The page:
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Abstract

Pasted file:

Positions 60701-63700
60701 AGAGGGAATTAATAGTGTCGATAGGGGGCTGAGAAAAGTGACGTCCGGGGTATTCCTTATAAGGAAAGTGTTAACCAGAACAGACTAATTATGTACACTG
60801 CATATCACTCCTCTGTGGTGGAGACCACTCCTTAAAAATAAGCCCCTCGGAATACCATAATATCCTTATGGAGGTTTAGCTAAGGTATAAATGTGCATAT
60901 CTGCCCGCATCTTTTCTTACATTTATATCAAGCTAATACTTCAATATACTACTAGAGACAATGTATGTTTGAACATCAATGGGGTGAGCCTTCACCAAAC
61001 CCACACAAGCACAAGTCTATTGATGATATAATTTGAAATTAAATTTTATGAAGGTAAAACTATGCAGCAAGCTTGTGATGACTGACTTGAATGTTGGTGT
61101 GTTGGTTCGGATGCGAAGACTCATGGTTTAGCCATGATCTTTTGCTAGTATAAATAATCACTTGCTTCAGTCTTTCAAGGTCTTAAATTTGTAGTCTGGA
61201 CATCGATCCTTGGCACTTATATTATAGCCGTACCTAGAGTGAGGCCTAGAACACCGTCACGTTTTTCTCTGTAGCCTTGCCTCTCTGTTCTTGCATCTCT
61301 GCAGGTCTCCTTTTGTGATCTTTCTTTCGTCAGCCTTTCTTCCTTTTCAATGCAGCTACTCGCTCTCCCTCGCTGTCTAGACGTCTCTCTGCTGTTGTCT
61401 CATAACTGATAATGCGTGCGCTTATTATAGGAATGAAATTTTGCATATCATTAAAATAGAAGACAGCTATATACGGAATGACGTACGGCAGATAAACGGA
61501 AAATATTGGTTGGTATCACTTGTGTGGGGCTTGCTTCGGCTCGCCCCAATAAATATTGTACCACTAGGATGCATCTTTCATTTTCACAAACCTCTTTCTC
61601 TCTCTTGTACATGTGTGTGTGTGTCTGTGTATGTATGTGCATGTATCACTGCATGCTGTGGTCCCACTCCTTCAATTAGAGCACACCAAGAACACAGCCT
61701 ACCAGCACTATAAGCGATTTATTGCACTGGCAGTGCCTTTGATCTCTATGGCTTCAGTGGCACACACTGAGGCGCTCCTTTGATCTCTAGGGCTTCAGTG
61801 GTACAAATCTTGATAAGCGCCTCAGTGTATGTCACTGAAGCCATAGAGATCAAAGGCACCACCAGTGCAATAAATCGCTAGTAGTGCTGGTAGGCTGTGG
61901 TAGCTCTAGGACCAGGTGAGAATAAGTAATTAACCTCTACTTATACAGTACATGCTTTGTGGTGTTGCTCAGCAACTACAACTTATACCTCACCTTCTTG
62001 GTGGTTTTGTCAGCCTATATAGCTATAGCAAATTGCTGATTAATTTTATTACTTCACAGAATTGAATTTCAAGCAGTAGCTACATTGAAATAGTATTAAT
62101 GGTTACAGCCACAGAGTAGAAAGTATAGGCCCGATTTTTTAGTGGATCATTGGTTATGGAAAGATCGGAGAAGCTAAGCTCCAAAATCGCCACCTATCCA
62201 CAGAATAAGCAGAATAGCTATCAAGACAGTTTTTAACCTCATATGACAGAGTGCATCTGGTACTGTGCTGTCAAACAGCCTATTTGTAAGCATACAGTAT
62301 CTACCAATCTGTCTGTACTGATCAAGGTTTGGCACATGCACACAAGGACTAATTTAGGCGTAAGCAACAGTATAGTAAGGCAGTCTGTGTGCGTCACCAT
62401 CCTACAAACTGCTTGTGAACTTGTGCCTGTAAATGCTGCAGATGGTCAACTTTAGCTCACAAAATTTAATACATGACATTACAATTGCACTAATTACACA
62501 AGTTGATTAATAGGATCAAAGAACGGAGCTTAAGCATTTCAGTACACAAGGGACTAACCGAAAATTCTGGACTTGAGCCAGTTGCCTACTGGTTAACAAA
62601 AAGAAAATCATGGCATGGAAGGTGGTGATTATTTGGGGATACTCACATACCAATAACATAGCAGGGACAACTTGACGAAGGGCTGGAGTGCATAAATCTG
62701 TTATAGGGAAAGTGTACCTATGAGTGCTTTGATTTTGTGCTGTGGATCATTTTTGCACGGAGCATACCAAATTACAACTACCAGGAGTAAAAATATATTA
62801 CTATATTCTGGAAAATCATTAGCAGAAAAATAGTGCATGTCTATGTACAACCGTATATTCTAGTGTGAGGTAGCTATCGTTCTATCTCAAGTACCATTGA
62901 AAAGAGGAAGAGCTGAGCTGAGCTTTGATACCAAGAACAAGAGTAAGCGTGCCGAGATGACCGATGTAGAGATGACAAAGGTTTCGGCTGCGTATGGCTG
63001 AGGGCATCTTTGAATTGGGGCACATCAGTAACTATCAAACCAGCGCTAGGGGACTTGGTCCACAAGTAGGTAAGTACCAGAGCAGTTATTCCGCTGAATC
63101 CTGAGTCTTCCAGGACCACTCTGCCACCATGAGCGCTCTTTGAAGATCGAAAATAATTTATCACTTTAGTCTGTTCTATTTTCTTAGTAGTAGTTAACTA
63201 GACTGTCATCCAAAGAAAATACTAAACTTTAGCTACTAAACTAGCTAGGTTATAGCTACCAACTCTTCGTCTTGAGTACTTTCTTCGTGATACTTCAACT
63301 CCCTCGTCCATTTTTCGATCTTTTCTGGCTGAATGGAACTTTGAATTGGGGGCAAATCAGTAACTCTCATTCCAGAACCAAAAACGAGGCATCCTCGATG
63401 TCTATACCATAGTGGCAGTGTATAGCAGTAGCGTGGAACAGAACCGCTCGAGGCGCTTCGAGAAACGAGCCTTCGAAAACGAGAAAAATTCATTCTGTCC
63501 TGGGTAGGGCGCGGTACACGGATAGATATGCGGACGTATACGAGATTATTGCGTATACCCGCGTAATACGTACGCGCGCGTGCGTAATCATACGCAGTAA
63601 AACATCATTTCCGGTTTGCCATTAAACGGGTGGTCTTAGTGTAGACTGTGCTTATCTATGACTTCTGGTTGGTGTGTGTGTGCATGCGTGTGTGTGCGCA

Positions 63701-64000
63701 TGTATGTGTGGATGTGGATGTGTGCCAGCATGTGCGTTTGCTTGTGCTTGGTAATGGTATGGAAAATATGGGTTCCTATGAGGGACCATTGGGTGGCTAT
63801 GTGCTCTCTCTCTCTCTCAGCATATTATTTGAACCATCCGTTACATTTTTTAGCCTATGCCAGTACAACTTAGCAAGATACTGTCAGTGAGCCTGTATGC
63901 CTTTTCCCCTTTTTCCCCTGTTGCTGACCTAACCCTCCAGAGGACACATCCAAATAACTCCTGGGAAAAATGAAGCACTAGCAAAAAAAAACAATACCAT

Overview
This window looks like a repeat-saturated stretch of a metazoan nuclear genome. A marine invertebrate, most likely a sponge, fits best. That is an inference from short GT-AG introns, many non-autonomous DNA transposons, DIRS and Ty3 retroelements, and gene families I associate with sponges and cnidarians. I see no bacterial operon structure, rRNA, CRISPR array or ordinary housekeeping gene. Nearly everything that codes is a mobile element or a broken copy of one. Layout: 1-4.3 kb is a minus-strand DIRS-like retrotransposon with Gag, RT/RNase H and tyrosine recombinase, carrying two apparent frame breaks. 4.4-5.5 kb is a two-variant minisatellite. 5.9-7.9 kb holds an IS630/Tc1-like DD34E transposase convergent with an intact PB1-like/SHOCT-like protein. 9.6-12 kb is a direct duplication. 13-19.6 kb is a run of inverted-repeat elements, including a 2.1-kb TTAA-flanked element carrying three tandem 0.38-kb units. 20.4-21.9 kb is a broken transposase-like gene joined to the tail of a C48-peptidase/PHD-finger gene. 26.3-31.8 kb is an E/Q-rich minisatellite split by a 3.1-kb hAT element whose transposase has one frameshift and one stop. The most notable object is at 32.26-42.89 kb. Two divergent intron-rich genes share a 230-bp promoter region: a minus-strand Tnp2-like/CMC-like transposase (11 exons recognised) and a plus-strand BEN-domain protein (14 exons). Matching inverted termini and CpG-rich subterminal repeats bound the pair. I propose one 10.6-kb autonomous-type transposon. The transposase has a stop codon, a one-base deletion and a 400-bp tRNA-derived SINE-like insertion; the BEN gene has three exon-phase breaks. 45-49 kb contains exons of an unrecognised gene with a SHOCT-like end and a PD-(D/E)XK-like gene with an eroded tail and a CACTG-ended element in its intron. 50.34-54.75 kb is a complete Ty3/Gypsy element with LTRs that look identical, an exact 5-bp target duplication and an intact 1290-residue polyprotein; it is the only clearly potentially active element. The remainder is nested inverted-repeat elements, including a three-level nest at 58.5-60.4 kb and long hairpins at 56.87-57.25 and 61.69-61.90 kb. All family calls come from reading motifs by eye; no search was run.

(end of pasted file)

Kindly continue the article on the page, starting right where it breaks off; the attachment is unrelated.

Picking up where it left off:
Visual rhetoric has been an area of growing interest for those within the communication field, and this study aims to add to that body of work. One area within the study of visual rhetoric is the everyday, mundane images produced by nation-states, and more narrowly, the images on a nation’s currency. Traditionally, scholars who study images on currency have seen them through the lens of state-as-pedagogue—in other words, that the state is using that “sacred space” to teach their citizenry. Political theorist and scholar Jacques E.C. Hymans (2204, 2010) challenges this notion, and instead posits that nation-states try to connect with their citizenry through a state-as-legitimacy-seeker approach in which the goal is to connect, not by teaching, but by capturing the spirit of the age. This study applies Hymans’ methodology to the images on the obverse side of the US dollar coin from its inception in 1794 to the beginning of the Presidential dollar coin collection in 2011. It was found that Hymans’ method holds promise for studying nation-state motivations behind the images on money, and more broadly, for visual rhetoricians interested in the intersection between nation-states, messages, motivation, and image.

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